Tuesday, 8 July 2014

Hugh's Honey and Peanut Butter Flapjacks


There was nothing in the biscuit tin.  There was nothing in the cake tin. I wanted something sweet now what did I have in the cupboard that would make a quick and easy sweet treat?  I always have oats, dried fruits and a mix of pumpkin and sunflower seeds that we use in our bread, so I went looking for a FLAPJACK recipe and found this one by Hugh Fearnley-Whittingstall in River Cottage Every Day:

Honey and Peanut Butter Booster Bars
Makes 16
125g unsalted butter
150g soft brown sugar or light muscovado sugar
125g no-sugar-added crunchy peanut butter
75g honey, plus a little more to finish
Finely grated zest of 1 orange
Finely grated zest of 1 lemon 
200g porridge oats (not jumbo)
150g dried fruit, such as raisins, sultanas and chopped apricots, prunes or dates, either singly or in combination
150g mixed seeds, such as pumpkin, sunflower, poppy, linseed and sesame

Preheat the oven to 160C/gas mark 3. Grease and line a baking tin, about 20cm square.
Put the butter, sugar, peanut butter, honey and grated citrus zests in a deep saucepan over a very low heat. Leave until melted, stirring from time to time.
Stir the oats, dried fruit and three-quarters of the seeds into the melted butter mixture until thoroughly combined. Spread the mixture out evenly in the baking tin, smoothing the top as you go.
Scatter the remaining seeds over the surface and trickle with a little more honey. Bake for about 30 minutes, until golden in the centre and golden-brown at the edges.
Leave to cool completely in the tin (be patient – it cuts much better when cold), then turn out and cut into squares with a sharp knife. These bars will keep for 5-7 days in an airtight tin.
These bars are really very moreish and you only need a small piece to fill you up. The fruit I used was mainly raisins with some dried cranberries and dried apricots.  I used a mixture of smooth, crunchy and three nut peanut butter, because that's what I had in the house.   The peanut butter doesn't dominate the taste of the bars and they are the soft and fudgy type of flapjack rather than the crisp, crunchy type.


I'm entering the flapjacks for Tea Time Treats, the monthly blog challenge run by Karen at Lavender and Lovage and Janie at The Hedgecombers.  July's Tea Time Treats is being hosted at The Hedgecombers.

Saturday, 5 July 2014

Crab Cakes by the Ocean at Pictou Lodge Resort

Anuse Bouche - Gravad Lax style salmon with dill flavour and caper bite, on crispy crouton 

There are some places that you visit and you know straight away that you have come home.  My drive to Pictou Lodge was uneventful and I started to really enjoy driving the Jeep, a slight scare as I approached a round-about (oh my goodness, I'm going to have to drive round it the 'wrong way') but I survived and arrived excitedly at Pictou Lodge to blue skies and the ocean.



I checked in and headed over to my cabin in Cedar Court or 'Ocean View', I later discovered that this cabin was one that Condalisa Rice had stayed in at a summit held at the Lodge, nothing but the best for me!


These wooden cabins were well appointed with a comfortable bedroom and living room complete with coffee machine, fridge and a view out over the ocean, oh and there is my Jeep again (love my Jeep).  There's an ice machine down at the bottom of the row of cottages too so you can fill your ice bucket for chilled drinks.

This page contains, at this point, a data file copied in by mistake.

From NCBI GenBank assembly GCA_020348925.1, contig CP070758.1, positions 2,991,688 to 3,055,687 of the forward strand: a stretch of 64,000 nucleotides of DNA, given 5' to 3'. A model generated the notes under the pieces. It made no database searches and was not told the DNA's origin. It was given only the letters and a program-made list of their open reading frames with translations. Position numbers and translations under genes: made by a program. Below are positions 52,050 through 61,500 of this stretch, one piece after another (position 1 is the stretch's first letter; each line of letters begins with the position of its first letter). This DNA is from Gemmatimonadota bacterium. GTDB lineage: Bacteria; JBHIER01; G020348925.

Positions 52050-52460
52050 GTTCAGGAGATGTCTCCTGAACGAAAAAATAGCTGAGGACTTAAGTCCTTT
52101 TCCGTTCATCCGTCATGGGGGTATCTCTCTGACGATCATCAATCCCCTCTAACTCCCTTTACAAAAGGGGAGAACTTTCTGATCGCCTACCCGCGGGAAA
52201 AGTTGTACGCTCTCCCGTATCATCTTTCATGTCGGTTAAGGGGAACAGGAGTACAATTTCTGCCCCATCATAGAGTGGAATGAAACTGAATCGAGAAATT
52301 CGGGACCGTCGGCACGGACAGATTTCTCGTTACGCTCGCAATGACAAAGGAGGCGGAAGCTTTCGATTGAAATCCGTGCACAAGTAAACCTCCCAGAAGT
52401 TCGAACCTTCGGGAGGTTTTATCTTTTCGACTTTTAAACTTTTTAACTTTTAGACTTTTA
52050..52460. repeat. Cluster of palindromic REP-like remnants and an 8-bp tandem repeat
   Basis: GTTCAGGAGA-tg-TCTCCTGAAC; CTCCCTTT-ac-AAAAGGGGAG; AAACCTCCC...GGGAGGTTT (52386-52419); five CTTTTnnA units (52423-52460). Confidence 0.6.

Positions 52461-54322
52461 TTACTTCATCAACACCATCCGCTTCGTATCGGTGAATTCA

If you've read my previous post, you will realise that I had only just stopped eating on my Food Tour of downtown Halifax at about 3pm then drove straight up to Pictou, and dinner was booked for 7.00pm.   After freshening up, I headed to the main Lodge where I was welcomed into the dining room by Jill, my server.   Jill has Scottish ancestory, being a Johnston by birth so we had plenty to talk about. She was also an outstanding server, friendly, knowledgeable and interested,  she looked after me very well indeed.

I was offered the opportunity to choose from the menu or to have the chef prepare me a special tasting menu, well what's a girl to do?  Chef Thomas Carey came to speak to me to ask how hungry I was, of course I was not particularly hungry as I had been eating all afternoon, however he assured me he would 'get me through to dessert'.  Jill then suggested that she match the wines to the different courses, I have never felt so spoiled.  Pictou Lodge is approved by Taste of Nova Scotia  their menu is designed around fresh local ingredients as required by Taste of Nova Scotia association features seafood fresh off the boat from nearby waters, seasonal organic vegetables from a nearby farm, and local strawberries, blueberries, maple syrup and honey.


While the chef started on the dishes for the tasting menu I was served with the smoked salmon Amuse Bouche in the first picture of this post.  Alongside this I received a brown paper lunch sack containing home made biscuits and a small pot of molasses butter.  I've never tasted anything quite like that molasses butter, I had to restrain myself from eating them all as I knew I had more treats in store and had to pace myself.


Let me tell you a little about the dining rooms at Pictou Lodge Resort.  The top picture shows the bar and lounge area where you can also dine, you can see the full range of menus for Pictou Lodge at Oceanside Dining. The bottom left photo is taken from my dining table, every table has a superb view of the ocean, turn around and behind you is the massive fireplace, how superb must that be in the winter?